Do we really need an AR-15 to protect ourselves? Perhaps we do, perhaps we don’t. I’m sure that, whichever side we are on, we can marshall arguments and statistics to prove we are right.

But it’s not about who’s right. Not to me. To me, it boils down to the kind of man I want to be. Do I want to be like Butch Desens, who put himself at risk to protect the lives of children, or do I want to be the kind of man who lays the risk on our children so he can protect himself?

Me, I’ll stand on Butch’s side of the line, and give up my right to own an AR-15 or any kind of assault rifle if it decreases the chance that our children will get shot up in school. And I’ll ask my friends to take their assault rifles and ammo to the Sheriff’s office. To follow the example of these men.

You might argue that there is no statistical proof that by turning in their AR-15 law-abiding gun owners will help reduce mass shootings in schools. Of course there isn’t any proof: we haven’t tried it, yet. Butch didn’t have proof that the Allies would defeat the Nazis before he dedicated himself to the effort. But he was willing to try. If you don’t understand why he would do that, perhaps you should meditate on these lines of John Donne. Guys like Butch knew them by heart.

No man is an island,
Entire of itself.
Each is a piece of the continent,
A part of the main.
If a clod be washed away by the sea,
Europe is the less.
As well as if a promontory were.
As well as if a manor of thine own
Or of thine friend’s were.
Each man’s death diminishes me,
For I am involved in mankind.
Therefore, send not to know
For whom the bell tolls,
It tolls for thee.

 

Brr-Dam

OldColoradoCityIt was 16° F (-9° Celsius) when I left Perry Park at 7:45 this morning on my way to the Pikes Peak BMW Club meeting at Mother Muff’s Kitchen in Old Colorado City.

The Gear

Base layer for my torso was a thermal turtleneck from waaaaaaay back in the day.  The thing is warm, itchy, and indestructible.  Next was a thin cashmere V-neck sweater.  Cashmere is warm, soft, and can be had cheap at Jos A. Bank.  The combo is surprisingly warm, but leave the pipe and David Niven accent at home.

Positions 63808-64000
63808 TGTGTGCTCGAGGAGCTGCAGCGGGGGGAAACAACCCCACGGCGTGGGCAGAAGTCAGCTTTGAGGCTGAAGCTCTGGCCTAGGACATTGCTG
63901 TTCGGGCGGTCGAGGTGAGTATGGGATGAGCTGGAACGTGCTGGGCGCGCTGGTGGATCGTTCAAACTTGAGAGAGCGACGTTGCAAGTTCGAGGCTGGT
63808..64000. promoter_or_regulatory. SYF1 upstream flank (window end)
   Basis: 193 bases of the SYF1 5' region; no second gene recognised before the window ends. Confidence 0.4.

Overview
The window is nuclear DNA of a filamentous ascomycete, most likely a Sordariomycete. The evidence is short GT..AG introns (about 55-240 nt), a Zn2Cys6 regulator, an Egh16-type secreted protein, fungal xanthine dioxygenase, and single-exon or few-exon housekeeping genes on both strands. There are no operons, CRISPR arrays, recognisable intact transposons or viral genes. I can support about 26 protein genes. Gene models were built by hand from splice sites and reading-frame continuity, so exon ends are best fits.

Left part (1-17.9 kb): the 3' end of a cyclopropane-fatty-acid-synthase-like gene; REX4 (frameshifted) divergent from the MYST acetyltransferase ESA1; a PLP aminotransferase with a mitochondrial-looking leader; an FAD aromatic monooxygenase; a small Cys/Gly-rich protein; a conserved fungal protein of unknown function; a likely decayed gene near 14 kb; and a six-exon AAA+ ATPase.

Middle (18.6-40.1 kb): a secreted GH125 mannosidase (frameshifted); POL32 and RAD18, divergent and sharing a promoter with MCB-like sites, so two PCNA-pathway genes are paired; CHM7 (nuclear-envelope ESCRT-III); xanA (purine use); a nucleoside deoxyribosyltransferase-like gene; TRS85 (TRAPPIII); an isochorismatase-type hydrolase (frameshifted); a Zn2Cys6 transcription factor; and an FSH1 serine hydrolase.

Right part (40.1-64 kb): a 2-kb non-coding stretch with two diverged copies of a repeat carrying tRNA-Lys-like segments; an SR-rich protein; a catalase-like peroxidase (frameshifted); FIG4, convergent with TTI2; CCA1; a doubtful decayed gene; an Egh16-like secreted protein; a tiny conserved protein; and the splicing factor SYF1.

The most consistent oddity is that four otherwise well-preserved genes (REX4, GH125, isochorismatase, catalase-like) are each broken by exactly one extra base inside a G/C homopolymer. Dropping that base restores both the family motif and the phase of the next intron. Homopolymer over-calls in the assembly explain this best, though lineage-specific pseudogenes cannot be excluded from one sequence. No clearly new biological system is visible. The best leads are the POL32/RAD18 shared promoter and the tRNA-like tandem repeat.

Over the top of the sweater I zipped up another old favorite, a fleece jacket from The North Face.  Finally, my trusty Klim.

I covered by bum and netheregions in the quick-dry UnderArmor motorcycle shorts, which are, oddly enough, cozy warm.  Then a pair of Hot Chilis.  Then a pair of casual BMW riding pants with the rain liner in.  Thermal socks.  Aerostich Combat Touring boots.

Under my Arai helmet but over my Klim jacket I worse a fleece balaclava, and just about pulled my back out making sure there were no leaks around the collar.  I put on an ancient pair of Dainese winter gloves, and turned the heated grips on my R1200RS to High.

Once you get all that gear on, the only cold weather hassle left is dealing with the fogging lens on your helmet.  Easy enough to manage, though: keep helmet open until you pick up some speed, and open it each time you slow down.  The RS has the stock shield, which directs plenty of air at my helmet, so that approach worked well for me.  Dealing with fogging would be more of a hassle on a bike with a full fairing.

The Ice Cream Headache

It was a sunny morning, but the Front Range was completely frosted over.  I didn’t take a picture, but this one is pretty close to what it looked like the entire route from Larkspur to Old Colorado City.

FrontRange

http://sergiophoto.photoshelter.com

It took about 5 minutes for the ice cream headache to show up.  It wasn’t the worst I’ve had, but I did have to concentrate to get past it.  My setup had no air leaks anywhere, and the heated grips kept one side of my hands warm.  The topside did get a bit chilly, but never numb.  The tips of my thumbs went numb, and my feet felt about as chilly as the top of my hands.